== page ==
SEC Examiners have reiterated their warning about the low level in the spelling of Maltese in the wake of the fact that the absolute majority students lost all marks allocated for orthography in their essay. Furthermore, that many students struggled to write a formal letter or email, and this might have serious implications later on in life when they are in employment.

These warnings were sounded in the annual report published by the University of Malta Matsec Examinations Board which analyzes the performance of the students in each subject, in this case Maltese at ordinary level. It transpires that in the May 2022 session, 2,456 candidates obtained a pass mark (grade from 1 to 5) out of 3,813, which translates to a rate of 64% percent.

Examiners pointed out that certain mistakes had become endemic as they were being flagged year after year, with little improvement overall. This applies mostly to spelling whereby the absolute majority of candidates lost all marks allocated for orthography in the essay. It also emerged that many students did not know how to express themselves in Maltese and often switched directly from English, as highlighted in the following examples:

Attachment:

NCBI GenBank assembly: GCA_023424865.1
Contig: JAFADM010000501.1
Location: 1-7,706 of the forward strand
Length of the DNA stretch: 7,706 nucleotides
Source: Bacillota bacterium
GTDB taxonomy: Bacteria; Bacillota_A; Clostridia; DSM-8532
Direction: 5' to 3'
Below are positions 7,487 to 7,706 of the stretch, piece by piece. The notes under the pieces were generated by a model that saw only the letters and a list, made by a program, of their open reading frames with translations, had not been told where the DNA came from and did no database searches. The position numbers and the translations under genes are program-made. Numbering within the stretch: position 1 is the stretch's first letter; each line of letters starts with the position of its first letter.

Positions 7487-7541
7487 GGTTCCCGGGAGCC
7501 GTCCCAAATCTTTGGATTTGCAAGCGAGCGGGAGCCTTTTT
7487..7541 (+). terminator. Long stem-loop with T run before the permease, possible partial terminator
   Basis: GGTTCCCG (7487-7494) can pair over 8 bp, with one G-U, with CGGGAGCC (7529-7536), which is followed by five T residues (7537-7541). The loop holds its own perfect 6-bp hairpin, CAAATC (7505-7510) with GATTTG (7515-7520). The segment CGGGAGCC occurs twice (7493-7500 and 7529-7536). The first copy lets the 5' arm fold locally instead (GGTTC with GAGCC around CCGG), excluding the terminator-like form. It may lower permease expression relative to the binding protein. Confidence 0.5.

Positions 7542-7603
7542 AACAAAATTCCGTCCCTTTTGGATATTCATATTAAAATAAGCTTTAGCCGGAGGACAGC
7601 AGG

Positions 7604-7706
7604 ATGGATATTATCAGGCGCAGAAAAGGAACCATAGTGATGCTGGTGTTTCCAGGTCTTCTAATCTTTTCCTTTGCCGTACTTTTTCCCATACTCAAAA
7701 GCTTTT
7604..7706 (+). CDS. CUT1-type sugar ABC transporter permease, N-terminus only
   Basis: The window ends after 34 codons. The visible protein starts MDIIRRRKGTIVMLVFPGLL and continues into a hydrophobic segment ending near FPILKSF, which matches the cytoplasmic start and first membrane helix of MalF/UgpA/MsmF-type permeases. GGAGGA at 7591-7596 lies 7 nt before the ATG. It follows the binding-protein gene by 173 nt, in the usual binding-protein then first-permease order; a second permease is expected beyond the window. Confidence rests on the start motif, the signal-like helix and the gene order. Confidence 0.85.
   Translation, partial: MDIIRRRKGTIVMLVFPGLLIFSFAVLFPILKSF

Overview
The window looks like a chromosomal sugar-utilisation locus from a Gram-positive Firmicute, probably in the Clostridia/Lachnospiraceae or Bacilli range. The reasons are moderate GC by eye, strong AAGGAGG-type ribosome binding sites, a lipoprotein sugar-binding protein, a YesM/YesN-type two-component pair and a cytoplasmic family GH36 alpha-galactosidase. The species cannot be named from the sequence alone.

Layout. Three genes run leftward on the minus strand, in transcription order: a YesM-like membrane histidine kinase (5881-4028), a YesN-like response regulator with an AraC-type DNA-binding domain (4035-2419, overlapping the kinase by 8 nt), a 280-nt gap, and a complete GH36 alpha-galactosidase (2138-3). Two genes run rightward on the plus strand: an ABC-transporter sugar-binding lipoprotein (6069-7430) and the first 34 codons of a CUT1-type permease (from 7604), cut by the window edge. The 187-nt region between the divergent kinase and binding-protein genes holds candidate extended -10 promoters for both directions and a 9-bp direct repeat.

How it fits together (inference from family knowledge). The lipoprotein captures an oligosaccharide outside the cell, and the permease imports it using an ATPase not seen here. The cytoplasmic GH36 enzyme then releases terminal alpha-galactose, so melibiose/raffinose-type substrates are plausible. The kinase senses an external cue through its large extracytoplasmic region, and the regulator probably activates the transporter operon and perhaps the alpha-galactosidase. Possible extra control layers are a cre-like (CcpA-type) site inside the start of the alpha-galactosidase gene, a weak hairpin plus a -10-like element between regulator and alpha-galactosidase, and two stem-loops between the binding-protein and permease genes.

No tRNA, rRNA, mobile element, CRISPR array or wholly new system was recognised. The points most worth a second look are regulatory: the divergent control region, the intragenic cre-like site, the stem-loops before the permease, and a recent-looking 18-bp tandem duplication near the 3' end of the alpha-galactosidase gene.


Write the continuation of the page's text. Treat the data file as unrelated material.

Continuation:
• Għamilt ħażin ħafna fl-eżami (I did very badly in the exam)
  • Morna għand iċ-ċinema (We went to the cinema)

In other cases candidates coined terms which do not exist such as:

  • Ġie unkonxju (He felt unconscious)

Candidates were also requested to write a letter or email of around 80 words. While a considerable number of errors were encountered in the format of the letter itself, including the omission of the date, many were unable to properly express the message they wanted to convey.  As a matter of fact, a letter inviting a singer for an interview regarding the launch a new album, was written in such a way that candidates ended up dictating the time and place of the meeting. Moreover, the letter was riddled with orthographic mistakes, grammatical errors and lack of punctuation.

From a wider perspective this shortcoming is of concern because it could have an impact for the future when candidates delve into the employment market. Employers have long been complaining that possessing the necessary qualifications might not necessarily guarantee being able to perform simple but important duties such as corresponding with clients and having a good command of the Maltese language.

Consequently, the success of compulsory education should not only be gauged in terms of certificates but also  in terms of lifelong learning skills. Such approach should not only apply to Maltese but to the entire subjects of the curriculum.